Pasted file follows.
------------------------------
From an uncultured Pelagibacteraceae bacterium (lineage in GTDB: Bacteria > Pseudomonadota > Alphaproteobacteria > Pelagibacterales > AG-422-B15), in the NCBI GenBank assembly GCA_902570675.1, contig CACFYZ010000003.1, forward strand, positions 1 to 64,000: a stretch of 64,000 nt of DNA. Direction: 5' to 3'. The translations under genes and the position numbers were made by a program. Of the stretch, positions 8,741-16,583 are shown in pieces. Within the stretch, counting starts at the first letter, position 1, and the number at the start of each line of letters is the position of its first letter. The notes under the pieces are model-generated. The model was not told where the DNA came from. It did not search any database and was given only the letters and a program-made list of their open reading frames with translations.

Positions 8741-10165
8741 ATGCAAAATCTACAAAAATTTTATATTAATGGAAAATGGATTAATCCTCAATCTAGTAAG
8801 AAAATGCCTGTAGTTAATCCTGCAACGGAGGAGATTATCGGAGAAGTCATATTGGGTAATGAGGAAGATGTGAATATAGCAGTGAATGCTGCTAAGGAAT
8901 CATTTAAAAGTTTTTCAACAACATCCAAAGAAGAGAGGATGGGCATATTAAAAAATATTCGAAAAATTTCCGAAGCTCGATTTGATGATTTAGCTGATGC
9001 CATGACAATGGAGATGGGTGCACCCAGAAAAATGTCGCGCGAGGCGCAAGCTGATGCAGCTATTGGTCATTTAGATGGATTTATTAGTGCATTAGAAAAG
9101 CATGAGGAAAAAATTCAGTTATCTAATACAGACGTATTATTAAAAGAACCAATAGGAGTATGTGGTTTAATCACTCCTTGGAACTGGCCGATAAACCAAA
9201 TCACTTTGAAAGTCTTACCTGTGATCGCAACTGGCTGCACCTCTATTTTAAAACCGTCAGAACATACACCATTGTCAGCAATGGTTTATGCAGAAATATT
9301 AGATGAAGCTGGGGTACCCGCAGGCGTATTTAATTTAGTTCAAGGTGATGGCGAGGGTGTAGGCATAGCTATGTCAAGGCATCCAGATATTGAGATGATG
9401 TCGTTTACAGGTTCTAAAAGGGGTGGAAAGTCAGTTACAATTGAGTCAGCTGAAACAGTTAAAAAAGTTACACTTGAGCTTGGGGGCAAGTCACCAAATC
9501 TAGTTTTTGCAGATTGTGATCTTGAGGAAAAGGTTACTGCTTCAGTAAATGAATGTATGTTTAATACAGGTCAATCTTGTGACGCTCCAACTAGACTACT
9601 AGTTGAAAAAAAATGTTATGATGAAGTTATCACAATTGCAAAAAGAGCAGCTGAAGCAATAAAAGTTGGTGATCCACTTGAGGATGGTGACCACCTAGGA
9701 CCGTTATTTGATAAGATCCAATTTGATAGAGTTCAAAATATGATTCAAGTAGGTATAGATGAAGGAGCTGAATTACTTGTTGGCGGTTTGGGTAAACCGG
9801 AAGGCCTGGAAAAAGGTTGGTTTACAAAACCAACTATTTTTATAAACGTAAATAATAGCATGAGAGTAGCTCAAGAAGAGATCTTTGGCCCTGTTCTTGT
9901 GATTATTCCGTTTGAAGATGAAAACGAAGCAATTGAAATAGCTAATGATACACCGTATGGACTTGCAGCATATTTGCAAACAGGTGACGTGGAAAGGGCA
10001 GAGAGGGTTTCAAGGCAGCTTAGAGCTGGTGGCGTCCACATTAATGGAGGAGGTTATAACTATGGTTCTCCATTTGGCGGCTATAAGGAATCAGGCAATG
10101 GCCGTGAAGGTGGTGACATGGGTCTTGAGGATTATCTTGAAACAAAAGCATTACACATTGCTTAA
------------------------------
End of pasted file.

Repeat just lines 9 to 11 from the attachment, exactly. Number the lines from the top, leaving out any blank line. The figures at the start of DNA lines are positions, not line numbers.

9301 AGATGAAGCTGGGGTACCCGCAGGCGTATTTAATTTAGTTCAAGGTGATGGCGAGGGTGTAGGCATAGCTATGTCAAGGCATCCAGATATTGAGATGATG
9401 TCGTTTACAGGTTCTAAAAGGGGTGGAAAGTCAGTTACAATTGAGTCAGCTGAAACAGTTAAAAAAGTTACACTTGAGCTTGGGGGCAAGTCACCAAATC
9501 TAGTTTTTGCAGATTGTGATCTTGAGGAAAAGGTTACTGCTTCAGTAAATGAATGTATGTTTAATACAGGTCAATCTTGTGACGCTCCAACTAGACTACT